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    Quote Originally Posted by Panzerknacker View Post
    The islands were taken by force in 1833 and again in 1982....you see, nothing really change.
    You're right about that.

    Britain won both times.

    Argentina lost both times.

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    What would happen if the islands declared independence?
    The \'eathen

    The \'eathen in \'is blindness bows down to wood an\' stone;
    \'E don\'t obey no orders unless they is \'is own;
    \'E keeps \'is side-arms awful: \'e leaves \'em all about,
    An\' then comes up the regiment an\' pokes the \'eathen out.

    Rudyard Kipling

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    Very unlikely scenario.

    But if so we can integrate the islands to the MERCOSUR

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    The Islands ARE independent. They rely on Britian for one thing, and one thing only... DEFENCE from Argentine Aggression.

    Had the Junta not decided to go and invade, to save their skins and do some sabre rattleing in 1982, the military presence (as in British Presence) by now would be minimal going on zero, and the Islands would probably be trading with the Argentines.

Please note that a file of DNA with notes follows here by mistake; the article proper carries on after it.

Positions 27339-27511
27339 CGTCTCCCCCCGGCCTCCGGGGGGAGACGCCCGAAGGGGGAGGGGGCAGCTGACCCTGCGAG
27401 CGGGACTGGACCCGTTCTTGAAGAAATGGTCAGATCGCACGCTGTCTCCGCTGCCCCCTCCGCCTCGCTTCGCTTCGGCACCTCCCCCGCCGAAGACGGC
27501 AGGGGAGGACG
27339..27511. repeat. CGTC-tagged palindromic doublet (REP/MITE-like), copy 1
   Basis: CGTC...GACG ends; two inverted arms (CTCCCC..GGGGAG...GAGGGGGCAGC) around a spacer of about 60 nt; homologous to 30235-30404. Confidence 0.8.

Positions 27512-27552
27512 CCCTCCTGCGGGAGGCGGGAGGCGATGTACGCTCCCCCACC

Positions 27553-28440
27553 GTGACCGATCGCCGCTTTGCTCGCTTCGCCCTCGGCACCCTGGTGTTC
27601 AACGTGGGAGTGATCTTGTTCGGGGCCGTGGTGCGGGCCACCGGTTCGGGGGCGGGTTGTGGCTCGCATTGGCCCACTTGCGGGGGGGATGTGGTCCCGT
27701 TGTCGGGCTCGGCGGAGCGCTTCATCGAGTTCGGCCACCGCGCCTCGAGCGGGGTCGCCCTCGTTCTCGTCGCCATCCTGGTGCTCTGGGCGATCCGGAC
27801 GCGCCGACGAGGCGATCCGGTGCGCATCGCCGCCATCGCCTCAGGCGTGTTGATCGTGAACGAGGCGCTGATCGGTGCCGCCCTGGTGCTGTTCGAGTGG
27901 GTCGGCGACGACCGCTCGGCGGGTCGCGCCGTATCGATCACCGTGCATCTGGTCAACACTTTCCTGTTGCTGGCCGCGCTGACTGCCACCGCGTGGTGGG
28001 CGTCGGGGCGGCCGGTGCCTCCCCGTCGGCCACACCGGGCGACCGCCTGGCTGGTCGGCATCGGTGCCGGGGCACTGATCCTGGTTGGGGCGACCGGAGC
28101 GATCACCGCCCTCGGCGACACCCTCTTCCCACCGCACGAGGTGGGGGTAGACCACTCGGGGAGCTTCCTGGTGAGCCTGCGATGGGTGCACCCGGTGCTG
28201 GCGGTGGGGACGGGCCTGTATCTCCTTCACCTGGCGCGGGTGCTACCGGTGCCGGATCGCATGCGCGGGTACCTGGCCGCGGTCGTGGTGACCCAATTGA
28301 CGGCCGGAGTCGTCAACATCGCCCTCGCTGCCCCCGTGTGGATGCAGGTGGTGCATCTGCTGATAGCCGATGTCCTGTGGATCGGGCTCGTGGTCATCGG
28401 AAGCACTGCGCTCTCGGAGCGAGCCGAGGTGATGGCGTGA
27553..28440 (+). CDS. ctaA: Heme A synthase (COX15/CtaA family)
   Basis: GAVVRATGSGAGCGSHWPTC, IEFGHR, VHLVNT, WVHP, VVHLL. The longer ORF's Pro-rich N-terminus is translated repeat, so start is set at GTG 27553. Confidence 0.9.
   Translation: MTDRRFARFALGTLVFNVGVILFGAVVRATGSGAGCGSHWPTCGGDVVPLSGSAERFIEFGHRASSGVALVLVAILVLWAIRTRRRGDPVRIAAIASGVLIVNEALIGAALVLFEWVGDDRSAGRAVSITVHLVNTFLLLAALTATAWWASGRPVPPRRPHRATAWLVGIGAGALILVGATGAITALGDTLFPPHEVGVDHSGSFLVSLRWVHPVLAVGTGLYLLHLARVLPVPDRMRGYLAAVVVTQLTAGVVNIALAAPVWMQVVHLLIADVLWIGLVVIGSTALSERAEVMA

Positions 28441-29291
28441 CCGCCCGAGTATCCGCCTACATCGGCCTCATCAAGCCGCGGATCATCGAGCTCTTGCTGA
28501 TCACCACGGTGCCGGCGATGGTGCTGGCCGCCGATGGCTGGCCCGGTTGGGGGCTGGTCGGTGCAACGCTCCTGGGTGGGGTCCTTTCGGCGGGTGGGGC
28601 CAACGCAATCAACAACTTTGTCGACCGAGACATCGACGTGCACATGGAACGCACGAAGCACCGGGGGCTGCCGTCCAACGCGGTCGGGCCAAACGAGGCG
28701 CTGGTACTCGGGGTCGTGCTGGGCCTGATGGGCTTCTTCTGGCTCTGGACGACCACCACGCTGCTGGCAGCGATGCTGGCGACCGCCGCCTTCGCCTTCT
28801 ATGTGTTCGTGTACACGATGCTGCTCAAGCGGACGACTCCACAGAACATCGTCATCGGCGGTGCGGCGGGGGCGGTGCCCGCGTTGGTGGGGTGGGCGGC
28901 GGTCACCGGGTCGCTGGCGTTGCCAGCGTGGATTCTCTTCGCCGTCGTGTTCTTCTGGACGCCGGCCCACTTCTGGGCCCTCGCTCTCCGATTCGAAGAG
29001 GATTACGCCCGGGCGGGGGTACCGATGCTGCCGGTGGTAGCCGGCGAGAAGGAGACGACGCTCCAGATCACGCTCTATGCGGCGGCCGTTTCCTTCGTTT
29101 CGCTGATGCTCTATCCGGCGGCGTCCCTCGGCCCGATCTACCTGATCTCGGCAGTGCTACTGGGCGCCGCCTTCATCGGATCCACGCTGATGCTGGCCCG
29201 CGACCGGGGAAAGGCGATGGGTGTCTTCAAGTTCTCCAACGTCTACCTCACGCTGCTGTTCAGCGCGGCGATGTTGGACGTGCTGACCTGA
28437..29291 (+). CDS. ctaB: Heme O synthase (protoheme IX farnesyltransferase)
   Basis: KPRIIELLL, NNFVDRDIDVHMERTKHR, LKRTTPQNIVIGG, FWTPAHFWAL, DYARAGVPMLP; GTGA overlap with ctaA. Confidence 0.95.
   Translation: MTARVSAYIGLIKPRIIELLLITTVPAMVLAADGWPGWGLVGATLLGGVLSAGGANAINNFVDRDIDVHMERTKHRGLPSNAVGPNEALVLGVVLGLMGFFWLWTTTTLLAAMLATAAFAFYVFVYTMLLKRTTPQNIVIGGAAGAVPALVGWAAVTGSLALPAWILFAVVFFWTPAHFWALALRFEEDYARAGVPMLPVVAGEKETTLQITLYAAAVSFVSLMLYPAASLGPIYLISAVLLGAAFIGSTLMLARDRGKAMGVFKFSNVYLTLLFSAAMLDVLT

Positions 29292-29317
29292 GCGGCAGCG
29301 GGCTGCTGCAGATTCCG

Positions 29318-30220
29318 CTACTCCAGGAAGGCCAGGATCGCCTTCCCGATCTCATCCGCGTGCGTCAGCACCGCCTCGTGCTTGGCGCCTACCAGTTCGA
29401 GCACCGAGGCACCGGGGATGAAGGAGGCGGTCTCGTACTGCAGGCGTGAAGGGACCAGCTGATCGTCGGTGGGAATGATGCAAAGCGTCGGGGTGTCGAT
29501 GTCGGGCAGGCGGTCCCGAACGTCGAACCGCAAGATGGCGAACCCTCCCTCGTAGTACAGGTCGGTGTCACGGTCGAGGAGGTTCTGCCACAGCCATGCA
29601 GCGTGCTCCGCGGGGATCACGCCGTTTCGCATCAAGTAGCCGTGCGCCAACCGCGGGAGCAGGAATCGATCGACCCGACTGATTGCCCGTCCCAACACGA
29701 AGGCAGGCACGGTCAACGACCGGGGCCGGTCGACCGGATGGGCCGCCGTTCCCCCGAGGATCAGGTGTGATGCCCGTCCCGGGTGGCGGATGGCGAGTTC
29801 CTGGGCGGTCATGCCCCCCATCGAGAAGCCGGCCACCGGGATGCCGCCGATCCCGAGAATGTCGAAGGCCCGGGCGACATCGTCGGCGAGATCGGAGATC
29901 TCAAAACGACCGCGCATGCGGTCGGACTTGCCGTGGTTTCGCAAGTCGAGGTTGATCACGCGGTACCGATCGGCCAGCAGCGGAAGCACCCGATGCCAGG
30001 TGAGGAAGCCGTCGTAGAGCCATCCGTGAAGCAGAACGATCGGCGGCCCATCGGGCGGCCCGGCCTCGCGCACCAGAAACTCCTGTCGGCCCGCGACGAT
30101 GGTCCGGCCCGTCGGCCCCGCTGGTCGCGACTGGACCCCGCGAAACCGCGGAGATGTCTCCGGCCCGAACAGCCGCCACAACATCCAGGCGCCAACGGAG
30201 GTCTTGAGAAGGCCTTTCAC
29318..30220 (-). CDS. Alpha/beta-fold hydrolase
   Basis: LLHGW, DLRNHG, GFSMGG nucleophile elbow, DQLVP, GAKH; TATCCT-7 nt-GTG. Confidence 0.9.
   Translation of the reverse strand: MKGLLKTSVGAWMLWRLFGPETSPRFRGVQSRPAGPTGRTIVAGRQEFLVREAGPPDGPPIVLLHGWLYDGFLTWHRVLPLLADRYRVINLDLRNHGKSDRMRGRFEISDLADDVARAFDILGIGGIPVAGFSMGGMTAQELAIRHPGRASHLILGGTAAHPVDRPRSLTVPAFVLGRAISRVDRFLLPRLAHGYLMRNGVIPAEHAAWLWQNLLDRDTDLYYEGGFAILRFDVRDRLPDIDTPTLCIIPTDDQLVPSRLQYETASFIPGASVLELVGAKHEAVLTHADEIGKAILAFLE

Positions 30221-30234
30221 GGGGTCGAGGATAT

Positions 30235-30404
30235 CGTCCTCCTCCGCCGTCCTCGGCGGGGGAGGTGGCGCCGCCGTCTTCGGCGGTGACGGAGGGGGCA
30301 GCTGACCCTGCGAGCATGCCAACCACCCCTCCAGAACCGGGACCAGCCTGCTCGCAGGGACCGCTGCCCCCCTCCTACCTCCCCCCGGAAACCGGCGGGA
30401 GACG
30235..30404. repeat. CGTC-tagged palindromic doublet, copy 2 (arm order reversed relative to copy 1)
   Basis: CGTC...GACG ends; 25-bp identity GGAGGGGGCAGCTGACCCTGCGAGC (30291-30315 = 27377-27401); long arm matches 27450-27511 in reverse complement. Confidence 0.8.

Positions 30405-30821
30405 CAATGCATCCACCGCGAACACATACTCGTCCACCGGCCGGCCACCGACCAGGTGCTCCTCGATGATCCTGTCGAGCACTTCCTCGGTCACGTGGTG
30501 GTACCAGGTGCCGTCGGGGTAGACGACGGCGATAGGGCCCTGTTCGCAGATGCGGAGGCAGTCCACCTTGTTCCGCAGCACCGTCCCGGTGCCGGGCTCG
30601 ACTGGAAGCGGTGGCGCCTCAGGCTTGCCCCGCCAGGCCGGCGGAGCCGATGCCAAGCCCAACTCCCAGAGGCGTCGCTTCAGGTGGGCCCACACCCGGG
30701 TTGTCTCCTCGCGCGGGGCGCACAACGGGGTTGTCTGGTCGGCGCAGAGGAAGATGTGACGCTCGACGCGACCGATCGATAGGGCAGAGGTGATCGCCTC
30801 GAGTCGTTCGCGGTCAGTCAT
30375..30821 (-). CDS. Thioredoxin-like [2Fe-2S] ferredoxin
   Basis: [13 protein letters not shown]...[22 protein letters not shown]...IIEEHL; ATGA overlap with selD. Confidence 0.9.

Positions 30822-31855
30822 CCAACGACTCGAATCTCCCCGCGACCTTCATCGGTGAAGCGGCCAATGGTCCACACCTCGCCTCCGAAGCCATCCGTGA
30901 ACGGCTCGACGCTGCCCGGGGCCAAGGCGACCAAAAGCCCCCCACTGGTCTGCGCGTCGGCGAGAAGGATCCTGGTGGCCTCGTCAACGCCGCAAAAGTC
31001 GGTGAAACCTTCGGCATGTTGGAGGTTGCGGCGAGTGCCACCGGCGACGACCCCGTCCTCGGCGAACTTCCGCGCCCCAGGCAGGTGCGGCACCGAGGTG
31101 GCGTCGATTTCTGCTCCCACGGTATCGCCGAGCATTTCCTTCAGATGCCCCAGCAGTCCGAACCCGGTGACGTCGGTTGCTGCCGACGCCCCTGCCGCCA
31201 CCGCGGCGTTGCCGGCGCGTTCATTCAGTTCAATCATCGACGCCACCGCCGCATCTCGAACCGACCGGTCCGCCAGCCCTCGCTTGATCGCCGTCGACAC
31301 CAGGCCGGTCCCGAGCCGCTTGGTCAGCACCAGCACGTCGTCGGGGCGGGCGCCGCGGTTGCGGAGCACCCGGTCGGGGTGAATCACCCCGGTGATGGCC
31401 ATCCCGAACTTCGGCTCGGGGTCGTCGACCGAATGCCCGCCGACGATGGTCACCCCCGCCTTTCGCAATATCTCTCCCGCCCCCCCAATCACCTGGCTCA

Instead, a petty desicison to go to war, has led to animosity from the islanders and a wish to have nothing ot do with the Argies.

    And a much heightened military presence in the Falklands.

    The UN will always go with the wishes of the islanders, who have been present since 1833 and beyond (some were there priot to the Argentine/British Handover/Takover in 1833. Rather than some historic precedent.

    Otherwise, for example, the Argentines could find themselves under Spanish rule again in short order.

    And the British under the Italians!!!!!
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    Quote Originally Posted by 1000ydstare View Post
    And the British under the Italians!!!!!
    Quod erat demonstrandum.
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    Latin could also be introduced in such a move Dani
    If you post idiocy, don't get upset if you are seen as an idiot.... I don't.

    Here endth the lesson.




    Have you seen any combat?

    Seen a little on TV.

    You talk the talk, but do you walk the walk?



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    I have a question which I think is related to this topic. It's something that I have been wondering about since 1982:

    Why do the people of Argentina have such strong feelings regarding their ownership/sovereignty of the Malvinas (I say Malvinas as a courtesy and because I wish to stress the 'strong feelings').